There are certain coding languages that are commonly used in the prototyping process. If you’re prototyping with Arduino, you’d need to learn C#. But for Raspberry Pi, you can use Python, which is a more common language that’s relatively easy to learn. You should also know the basics of console commands. The Raspberry Pi OS is Linux-based, so if you have experience configuring a Linux computer, you’ll be able to transfer those skills to Raspberry Pi prototyping with relative ease.

Raspberry Pi prototyping hardware

So let’s say you have your documentation, online resources, and skills in line and you’re ready to sit down and start putting together a new IoT device from scratch. Now you need some hardware. Again, the exact hardware you use will vary, but here are the different components that will make up the central portion of your project.

    1. Different Raspberry Pi models

Raspberry Pis come in a variety of different sizes. The physical size of an electronic component is called its form factor. For IoT, you’ll typically want the smallest form factor possible. That said, you’ll need to balance a small form factor with a high number of general purpose input/output pins (GPIOs).

These pins are what you use to connect your external devices, like a blinking light or a sensor. As their name implies, GPIOs are distinguished from pins that are meant for a specific purpose, like streaming video. The more pins you have, the more versatile your board will be for prototyping. You can also add additional pins and connectivity options with the help of an expansion plate that will attach to your main board.

A Raspberry Pi 4 or Zero model both have 40-pin layouts. For the full layout of the pins, see this resource. Earlier and smaller versions of the Raspberry Pi have 26 pins. These typically have much more limited functionality.

In the early stages of prototyping, you will likely want as many options as possible, so you’ll want a 40-pin layout. There’s also the much more compact Raspberry Pi Compute Module 4 (CM4) that’s smaller and has fewer ports. If you choose the CM4, you’ll need to invest in more connectors and pre-configured circuit boards to stack on, or attach to it if you want to add more functionality.

    2. Breadboards

A breadboard is an essential component for prototyping. It looks just like a piece of plastic with holes in it, but in reality, you’ll be using a breadboard to connect all of your components and to design the layout of your board. I recommend a solder-free breadboard for the easiest experience.

There are also breadboards of different sizes. You might want to start with a larger breadboard unless your device is intended to be extremely limited in its functionality, in which case you probably would have been better off with an Arduino than a Raspberry Pi anyway. Some breadboards come pre-mounted to a stand of some kind to make them more stable during the prototyping process. It’s up to you whether or not that’s important.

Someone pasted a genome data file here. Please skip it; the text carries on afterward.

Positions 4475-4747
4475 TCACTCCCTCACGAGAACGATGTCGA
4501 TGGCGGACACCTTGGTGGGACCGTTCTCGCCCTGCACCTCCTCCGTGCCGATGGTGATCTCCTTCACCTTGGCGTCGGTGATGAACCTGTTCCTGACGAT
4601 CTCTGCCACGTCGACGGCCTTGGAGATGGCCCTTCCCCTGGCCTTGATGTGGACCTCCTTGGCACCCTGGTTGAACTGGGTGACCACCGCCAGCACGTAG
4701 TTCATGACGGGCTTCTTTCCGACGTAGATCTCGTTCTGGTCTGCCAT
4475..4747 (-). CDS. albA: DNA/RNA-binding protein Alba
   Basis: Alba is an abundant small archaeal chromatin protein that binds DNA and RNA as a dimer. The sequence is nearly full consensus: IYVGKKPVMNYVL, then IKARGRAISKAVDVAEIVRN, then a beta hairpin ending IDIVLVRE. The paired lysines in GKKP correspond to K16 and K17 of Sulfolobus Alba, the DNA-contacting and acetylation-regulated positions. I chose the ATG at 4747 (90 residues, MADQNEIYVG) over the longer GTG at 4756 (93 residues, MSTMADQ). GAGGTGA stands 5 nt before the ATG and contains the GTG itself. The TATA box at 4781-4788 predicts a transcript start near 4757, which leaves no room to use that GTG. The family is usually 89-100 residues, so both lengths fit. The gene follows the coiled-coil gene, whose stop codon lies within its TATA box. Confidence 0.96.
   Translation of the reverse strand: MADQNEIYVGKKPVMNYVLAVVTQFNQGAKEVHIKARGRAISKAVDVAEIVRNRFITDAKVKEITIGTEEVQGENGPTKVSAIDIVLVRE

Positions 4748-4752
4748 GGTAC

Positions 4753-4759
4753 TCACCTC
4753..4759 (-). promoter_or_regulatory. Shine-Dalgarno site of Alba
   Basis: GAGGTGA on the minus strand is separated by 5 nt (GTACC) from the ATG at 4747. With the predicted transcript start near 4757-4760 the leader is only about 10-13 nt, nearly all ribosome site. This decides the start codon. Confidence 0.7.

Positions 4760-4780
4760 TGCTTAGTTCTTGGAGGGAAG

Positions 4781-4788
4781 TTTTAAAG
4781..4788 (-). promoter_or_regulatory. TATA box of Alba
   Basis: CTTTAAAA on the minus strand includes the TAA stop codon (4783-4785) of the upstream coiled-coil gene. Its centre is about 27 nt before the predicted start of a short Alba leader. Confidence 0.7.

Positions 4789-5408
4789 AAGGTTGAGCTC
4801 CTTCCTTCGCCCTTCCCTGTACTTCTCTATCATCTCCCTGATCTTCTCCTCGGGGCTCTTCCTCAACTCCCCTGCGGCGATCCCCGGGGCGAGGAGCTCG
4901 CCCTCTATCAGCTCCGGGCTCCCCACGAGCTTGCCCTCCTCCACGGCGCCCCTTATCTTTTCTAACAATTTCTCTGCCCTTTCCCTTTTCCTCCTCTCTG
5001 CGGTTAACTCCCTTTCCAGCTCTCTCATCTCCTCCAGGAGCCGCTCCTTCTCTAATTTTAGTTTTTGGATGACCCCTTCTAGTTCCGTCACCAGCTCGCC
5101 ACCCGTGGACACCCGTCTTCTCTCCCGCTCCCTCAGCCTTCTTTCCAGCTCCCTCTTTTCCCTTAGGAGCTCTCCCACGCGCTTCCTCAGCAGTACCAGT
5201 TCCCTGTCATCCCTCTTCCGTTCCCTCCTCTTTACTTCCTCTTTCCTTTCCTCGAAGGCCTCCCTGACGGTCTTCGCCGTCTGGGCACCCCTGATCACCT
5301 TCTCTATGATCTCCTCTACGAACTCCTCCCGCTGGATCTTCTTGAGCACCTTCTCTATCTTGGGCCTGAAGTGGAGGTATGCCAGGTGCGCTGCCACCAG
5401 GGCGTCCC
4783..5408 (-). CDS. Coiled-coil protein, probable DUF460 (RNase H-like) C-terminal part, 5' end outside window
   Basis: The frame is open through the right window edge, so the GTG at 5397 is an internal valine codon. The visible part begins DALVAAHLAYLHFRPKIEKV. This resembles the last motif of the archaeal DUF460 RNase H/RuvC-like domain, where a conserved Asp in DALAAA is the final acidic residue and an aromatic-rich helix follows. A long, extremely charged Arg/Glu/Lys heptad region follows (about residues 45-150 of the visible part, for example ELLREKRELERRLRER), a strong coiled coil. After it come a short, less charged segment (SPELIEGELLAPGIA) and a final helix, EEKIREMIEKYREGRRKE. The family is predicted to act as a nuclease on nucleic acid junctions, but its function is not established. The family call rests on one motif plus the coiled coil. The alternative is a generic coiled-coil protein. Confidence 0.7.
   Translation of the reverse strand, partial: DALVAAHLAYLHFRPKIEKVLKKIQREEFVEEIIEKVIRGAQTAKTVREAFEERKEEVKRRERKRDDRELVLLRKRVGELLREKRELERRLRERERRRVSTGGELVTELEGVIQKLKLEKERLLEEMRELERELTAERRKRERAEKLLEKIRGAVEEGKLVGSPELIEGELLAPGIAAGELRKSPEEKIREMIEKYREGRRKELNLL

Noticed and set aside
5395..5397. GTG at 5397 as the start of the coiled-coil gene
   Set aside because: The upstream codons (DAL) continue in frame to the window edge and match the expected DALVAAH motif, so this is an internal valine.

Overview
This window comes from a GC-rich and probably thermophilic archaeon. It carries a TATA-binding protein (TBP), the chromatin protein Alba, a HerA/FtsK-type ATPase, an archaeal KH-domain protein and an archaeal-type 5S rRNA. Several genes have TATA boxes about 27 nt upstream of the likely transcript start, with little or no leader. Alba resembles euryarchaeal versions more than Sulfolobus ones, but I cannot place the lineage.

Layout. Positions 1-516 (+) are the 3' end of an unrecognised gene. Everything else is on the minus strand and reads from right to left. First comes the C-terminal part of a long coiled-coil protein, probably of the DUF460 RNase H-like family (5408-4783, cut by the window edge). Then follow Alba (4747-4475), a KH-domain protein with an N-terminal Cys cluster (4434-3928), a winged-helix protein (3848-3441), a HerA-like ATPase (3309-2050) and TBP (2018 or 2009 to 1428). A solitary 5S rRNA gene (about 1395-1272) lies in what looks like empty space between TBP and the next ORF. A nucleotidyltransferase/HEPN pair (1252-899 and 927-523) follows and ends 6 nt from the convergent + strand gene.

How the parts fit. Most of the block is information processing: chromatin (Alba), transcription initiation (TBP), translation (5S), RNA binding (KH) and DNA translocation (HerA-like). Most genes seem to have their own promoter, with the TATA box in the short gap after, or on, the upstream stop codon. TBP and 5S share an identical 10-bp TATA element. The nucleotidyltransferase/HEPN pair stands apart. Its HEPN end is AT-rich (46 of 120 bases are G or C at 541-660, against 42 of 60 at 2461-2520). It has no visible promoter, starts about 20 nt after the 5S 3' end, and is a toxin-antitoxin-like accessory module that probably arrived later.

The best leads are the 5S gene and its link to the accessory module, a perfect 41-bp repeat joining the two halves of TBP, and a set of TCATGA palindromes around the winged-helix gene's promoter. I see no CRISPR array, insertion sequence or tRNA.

3. Power supply

Many prototyping kits will come with a power supply, but if you just bought a Raspberry Pi model and want to build a kit yourself, you’ll need a separate option. Raspberry Pis don’t have a place for batteries onboard, so you’ll need an external power source. You’ll need to do some research to discover what works best for your particular model.

    4. Switches and other peripherals

Again, a prototyping kit will come with some switches and peripherals already, but you can add switches to change sensor sensitivity, for example, among other things. As for peripherals, most IoT prototypes start with a simple blinking light. It’s the hardware equivalent of the “hello world” program that software developers typically start with. You might want a display of some kind to show temperature data, etc.

    5. Wires and cables

Choosing wires for the prototyping process is comparably simple. Generic 22-gauge solid wire will do, or you can find pre-made breadboard wires by searching online. I would suggest having multiple colors available so you can differentiate different peripherals, voltage requirements, and power supplies as you go along. You may also want USB or Micro USB cables and HDMI cables.

Useful software for IoT Prototyping

Hopefully by now you have all of the hardware you need and you’re ready to look at software options. I already mentioned MotionEyeOS for video recording. You’ll also want access to the default operating system for a Raspberry Pi: Raspberry Pi OS (originally called Raspbian), which is based on Linux.

You can categorize the types of software you might use like this:

  • Apps and software for the planning process, including simulating different hardware designs
  • Web and mobile apps for interacting with your device
  • Embedded software for specific functionality, like temperature monitoring or video recording
  • Connectivity software for connecting multiple devices or creating the bridge between a smartphone and your Raspberry Pi prototype

On apps for the planning process, there’s DipTrace, a software that’s also open source and provides a lot of tools and documentation for newcomers to the IoT hardware space.

As far as web and mobile apps, rather than building a completely new app to interact with your device, you can streamline prototyping by using a pre-built app, which will allow you to focus on hardware configuration and testing out connectivity options. For this purpose, Nabto provides an RTSP video streaming app that’s ideal for any type of video streaming Raspberry Pi prototyping. Nabto also provides a thermostat demo app. Both are open source and easy to customize.

When it comes to embedded software, MotionEyeOS was the example I gave earlier for capturing video, but you can actually use most software that you could use on Linux as well. You can add computer vision capabilities through software like OpenCV or stream weather and environmental data through Adafruit IO. The possibilities are seemingly endless.

For connectivity and device management, the Nabto Edge platform is a prime example. Nabto allows you to create a direct P2P connection between your Raspberry Pi prototype and a controlling device like a smartphone or a computer. Since the connection bypasses the cloud, it’s secure and low-latency.

Final thoughts

There’s always more to learn about Raspberry Pi prototyping, and there are always new projects you can do and new resources to utilize. Discover how to make the most out of your prototypes and IoT products with low-latency P2P connectivity by contacting us today.